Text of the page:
“A set of rules for our increasingly globalized world”
Nico Krisch, the first Max Planck Cambridge laureate for international law, examines the rights and obligations of international organisations.
On November 15, 2019, the Max Planck Cambridge Prize for International Law was awarded, a prize that is funded through donations by the Supporting Members of the Max Planck Society. The winner is Nico Krisch, a professor at the Graduate Institute of International and Development Studies in Geneva. The prize is awarded jointly by the Max Planck Institute for Comparative Public Law and International Law in Heidelberg and the Lauterpacht Centre for International Law at the University of Cambridge.
Mr Krisch, you are being honoured with this prize for your outstanding contributions to basic research in international law. What is your research focus?
I am interested in the development of the international legal order under the pressure of globalization and the emergence of “global governance”, in other words, the emergence of new, stronger institutions designed to solve global problems.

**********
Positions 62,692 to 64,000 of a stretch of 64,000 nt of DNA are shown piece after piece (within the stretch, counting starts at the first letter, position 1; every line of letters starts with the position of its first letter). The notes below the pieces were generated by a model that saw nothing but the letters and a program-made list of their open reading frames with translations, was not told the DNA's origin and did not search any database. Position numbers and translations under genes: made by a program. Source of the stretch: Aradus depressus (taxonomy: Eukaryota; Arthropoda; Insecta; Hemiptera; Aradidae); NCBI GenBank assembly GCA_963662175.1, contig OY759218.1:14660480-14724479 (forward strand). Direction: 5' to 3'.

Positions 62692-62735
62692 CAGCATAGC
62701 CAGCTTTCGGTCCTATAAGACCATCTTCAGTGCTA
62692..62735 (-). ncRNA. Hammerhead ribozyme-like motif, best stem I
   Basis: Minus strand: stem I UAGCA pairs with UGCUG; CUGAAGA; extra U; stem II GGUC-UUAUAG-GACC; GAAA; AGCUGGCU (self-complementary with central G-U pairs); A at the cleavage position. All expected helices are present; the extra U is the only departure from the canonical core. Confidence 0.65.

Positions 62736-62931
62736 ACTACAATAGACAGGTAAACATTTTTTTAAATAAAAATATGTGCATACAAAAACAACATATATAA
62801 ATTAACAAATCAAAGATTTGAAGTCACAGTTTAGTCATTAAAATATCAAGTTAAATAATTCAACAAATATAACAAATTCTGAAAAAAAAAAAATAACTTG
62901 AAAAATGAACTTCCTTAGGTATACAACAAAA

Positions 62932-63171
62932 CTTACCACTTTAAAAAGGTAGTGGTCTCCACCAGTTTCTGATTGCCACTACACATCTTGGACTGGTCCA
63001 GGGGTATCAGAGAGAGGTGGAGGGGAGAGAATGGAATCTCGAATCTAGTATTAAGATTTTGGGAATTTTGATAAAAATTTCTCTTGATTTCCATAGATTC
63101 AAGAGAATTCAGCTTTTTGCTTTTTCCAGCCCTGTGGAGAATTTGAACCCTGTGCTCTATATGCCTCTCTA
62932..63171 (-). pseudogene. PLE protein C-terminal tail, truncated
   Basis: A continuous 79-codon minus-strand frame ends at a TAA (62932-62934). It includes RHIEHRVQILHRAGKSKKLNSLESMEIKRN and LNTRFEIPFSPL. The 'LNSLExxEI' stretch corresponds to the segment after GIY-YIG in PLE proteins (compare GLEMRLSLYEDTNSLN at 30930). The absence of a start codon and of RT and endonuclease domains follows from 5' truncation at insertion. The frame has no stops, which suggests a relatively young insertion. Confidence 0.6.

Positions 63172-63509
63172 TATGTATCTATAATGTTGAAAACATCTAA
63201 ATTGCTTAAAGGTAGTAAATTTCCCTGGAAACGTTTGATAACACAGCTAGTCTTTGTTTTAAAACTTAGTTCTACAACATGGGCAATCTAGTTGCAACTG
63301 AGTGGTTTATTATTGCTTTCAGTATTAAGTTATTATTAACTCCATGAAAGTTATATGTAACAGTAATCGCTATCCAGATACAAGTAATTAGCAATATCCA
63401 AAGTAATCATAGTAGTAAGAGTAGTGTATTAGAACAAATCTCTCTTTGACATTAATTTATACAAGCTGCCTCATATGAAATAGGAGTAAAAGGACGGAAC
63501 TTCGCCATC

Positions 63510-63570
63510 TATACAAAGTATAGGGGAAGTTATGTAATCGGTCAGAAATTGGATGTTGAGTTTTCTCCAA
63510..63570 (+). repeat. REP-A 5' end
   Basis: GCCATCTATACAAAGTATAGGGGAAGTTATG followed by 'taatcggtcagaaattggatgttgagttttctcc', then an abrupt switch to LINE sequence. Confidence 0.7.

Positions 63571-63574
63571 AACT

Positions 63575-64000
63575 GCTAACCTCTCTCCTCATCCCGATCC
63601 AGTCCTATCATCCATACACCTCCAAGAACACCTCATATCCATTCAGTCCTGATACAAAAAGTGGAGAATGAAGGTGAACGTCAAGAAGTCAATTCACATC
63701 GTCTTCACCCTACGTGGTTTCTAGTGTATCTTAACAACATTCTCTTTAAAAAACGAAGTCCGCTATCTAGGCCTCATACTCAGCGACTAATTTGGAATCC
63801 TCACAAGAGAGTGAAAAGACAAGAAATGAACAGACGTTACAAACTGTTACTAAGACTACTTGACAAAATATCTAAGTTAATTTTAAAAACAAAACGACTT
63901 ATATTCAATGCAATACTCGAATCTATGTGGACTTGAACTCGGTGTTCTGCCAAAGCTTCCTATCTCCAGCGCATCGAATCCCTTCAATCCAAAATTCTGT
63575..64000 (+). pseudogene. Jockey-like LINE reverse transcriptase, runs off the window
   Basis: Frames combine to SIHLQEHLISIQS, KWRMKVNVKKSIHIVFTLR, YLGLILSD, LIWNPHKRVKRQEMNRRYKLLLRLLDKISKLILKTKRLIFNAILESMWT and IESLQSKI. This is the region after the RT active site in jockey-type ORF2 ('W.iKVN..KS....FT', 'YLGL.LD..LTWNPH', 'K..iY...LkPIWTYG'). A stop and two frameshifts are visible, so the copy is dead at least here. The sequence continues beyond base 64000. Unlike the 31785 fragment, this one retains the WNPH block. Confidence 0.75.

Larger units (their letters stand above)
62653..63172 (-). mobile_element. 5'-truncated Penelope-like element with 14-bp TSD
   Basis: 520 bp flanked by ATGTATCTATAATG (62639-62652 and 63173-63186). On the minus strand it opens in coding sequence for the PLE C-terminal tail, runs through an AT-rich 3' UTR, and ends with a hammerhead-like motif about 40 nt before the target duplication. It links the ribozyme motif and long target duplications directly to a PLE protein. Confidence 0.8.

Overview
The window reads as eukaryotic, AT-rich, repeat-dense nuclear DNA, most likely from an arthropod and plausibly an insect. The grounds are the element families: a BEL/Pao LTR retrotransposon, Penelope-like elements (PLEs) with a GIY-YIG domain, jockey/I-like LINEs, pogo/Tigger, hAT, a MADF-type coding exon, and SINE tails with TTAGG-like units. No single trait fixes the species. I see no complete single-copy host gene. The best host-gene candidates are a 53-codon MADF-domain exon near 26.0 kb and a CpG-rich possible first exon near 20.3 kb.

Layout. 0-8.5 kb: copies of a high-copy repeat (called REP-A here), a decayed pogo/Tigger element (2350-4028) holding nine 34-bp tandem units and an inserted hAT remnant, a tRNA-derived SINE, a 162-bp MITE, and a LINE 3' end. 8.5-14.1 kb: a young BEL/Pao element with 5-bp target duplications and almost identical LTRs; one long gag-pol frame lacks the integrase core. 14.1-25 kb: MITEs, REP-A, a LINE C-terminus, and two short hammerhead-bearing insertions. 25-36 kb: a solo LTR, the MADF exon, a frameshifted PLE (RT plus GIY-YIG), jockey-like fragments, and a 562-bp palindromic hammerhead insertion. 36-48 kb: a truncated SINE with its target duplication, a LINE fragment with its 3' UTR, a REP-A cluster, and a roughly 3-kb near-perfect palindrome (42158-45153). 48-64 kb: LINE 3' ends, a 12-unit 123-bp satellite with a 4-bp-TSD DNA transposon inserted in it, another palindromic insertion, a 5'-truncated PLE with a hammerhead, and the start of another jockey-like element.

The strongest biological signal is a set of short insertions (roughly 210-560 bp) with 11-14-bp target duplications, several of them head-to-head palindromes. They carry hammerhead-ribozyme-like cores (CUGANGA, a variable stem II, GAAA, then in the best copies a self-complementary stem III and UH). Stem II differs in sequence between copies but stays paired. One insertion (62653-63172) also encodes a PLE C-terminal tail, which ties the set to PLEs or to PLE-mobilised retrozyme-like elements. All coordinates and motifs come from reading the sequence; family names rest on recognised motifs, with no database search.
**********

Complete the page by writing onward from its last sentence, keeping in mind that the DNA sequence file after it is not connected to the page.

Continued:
That sounds rather abstract. Can you explain this a little bit further?
I began working on this area in 2003 at New York University. Together with the international law specialist Benedict Kingsbury and the US administrative law expert Richard B. Stewart, I studied international institutions that regulate the world, and which “administer” it in the wider sense of the word.
Could you give me an example?
One example is the Basel Committee. Its members include representatives of national central banks and supervisory authorities. Among other things, they determine the standards for the equity of banks, in order to prevent further financial crises. These standards - most recently, “Basel III” - may not be binding, but there is considerable pressure to implement them in EU law and national law.
What makes this interesting from an international law perspective?
This field lies somewhere between international law and national administrative law, and for a long time, it was not a subject of interest among academic researchers. We tried to describe and analyse it. By working out similarities and overlaps between organizations like these, we were able to develop the basic features of a “global administrative law”.
Do constitutional standards also apply to the activities of such organizations?
Not per se, but they are increasingly being demanded. Since the 1990s, international institutions have been the focus of increased criticism, and as a result, they have attempted to reinforce their legitimacy by creating greater transparency and public participation. For example, draft resolutions of the Basel Committee are published, and banks can issue written responses to them, as can interested citizens or consumer organizations.
Is there such a thing as legal protection vis-à-vis organizations like these?